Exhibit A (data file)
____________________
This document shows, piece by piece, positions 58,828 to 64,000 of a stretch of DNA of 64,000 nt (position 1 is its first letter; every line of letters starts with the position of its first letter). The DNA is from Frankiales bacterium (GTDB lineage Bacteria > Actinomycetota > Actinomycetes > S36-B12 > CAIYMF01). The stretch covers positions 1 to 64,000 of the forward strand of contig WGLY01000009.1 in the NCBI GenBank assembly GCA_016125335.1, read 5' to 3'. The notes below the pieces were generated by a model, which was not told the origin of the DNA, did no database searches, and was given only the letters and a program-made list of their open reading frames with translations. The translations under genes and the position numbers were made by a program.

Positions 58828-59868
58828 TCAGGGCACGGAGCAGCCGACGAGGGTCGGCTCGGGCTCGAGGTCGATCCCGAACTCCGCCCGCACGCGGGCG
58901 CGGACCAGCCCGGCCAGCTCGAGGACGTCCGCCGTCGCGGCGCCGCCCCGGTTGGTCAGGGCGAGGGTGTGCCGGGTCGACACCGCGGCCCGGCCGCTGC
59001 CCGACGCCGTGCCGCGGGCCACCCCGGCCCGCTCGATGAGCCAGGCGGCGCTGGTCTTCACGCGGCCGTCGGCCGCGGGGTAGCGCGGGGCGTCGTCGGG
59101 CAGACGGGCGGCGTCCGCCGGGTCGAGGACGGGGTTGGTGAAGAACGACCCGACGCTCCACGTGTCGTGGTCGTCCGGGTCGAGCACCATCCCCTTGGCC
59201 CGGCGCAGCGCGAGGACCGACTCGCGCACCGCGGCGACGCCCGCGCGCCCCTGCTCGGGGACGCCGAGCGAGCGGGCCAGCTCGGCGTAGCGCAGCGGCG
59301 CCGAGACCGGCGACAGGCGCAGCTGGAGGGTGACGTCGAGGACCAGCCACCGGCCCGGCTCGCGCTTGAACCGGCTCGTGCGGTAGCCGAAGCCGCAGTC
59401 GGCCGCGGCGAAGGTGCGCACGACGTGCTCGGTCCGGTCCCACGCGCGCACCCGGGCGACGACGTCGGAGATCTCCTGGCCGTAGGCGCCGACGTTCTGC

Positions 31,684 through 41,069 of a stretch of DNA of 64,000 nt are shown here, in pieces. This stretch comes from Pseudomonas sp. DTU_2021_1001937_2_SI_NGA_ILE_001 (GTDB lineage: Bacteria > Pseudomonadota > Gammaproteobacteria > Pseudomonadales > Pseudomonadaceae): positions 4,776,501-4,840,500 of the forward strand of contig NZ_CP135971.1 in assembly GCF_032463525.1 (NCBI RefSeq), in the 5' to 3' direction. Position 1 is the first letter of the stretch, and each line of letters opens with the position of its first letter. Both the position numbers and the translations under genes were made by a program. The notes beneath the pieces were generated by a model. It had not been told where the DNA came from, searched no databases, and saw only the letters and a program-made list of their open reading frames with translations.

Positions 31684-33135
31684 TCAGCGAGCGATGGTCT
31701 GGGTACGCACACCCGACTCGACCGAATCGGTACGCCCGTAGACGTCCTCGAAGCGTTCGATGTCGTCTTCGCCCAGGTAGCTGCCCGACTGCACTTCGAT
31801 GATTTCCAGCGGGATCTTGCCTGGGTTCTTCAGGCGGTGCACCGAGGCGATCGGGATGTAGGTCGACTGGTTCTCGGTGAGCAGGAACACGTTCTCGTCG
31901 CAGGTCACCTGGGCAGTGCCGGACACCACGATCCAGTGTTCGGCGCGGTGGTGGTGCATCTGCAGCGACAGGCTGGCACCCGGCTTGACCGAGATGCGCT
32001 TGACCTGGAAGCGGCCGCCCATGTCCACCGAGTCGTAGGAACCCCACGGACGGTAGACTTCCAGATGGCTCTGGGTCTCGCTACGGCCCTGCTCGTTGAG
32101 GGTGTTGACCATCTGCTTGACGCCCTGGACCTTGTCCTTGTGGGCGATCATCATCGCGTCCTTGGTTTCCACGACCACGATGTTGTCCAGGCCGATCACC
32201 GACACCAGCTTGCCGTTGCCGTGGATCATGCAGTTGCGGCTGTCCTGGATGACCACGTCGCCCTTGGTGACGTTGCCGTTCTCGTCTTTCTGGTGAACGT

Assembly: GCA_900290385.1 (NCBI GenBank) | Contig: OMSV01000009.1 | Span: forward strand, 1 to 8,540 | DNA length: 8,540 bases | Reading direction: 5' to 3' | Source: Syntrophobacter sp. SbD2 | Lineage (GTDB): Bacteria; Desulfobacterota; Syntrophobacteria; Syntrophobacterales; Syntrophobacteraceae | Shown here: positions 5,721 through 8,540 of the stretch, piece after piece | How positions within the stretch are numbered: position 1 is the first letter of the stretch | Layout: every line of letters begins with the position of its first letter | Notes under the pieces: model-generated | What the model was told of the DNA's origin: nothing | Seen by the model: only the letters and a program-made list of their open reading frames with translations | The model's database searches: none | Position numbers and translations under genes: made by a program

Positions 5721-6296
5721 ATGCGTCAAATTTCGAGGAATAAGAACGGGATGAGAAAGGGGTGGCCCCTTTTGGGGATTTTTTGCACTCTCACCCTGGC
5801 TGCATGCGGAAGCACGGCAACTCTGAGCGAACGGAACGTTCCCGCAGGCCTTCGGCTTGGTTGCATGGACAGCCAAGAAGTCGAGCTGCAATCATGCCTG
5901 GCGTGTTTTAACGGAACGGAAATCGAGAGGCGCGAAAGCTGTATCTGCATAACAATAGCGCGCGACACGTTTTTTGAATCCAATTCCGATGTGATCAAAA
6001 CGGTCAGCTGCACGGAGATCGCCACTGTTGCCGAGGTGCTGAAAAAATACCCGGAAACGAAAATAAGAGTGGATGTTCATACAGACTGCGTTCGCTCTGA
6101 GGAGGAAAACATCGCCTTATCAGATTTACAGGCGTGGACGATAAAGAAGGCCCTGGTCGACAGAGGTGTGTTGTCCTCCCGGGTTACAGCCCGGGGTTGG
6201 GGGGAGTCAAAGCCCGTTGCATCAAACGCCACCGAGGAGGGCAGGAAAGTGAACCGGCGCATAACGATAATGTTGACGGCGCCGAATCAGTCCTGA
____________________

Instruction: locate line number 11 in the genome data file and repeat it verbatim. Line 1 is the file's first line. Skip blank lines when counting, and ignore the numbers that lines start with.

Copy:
Positions 31684-33135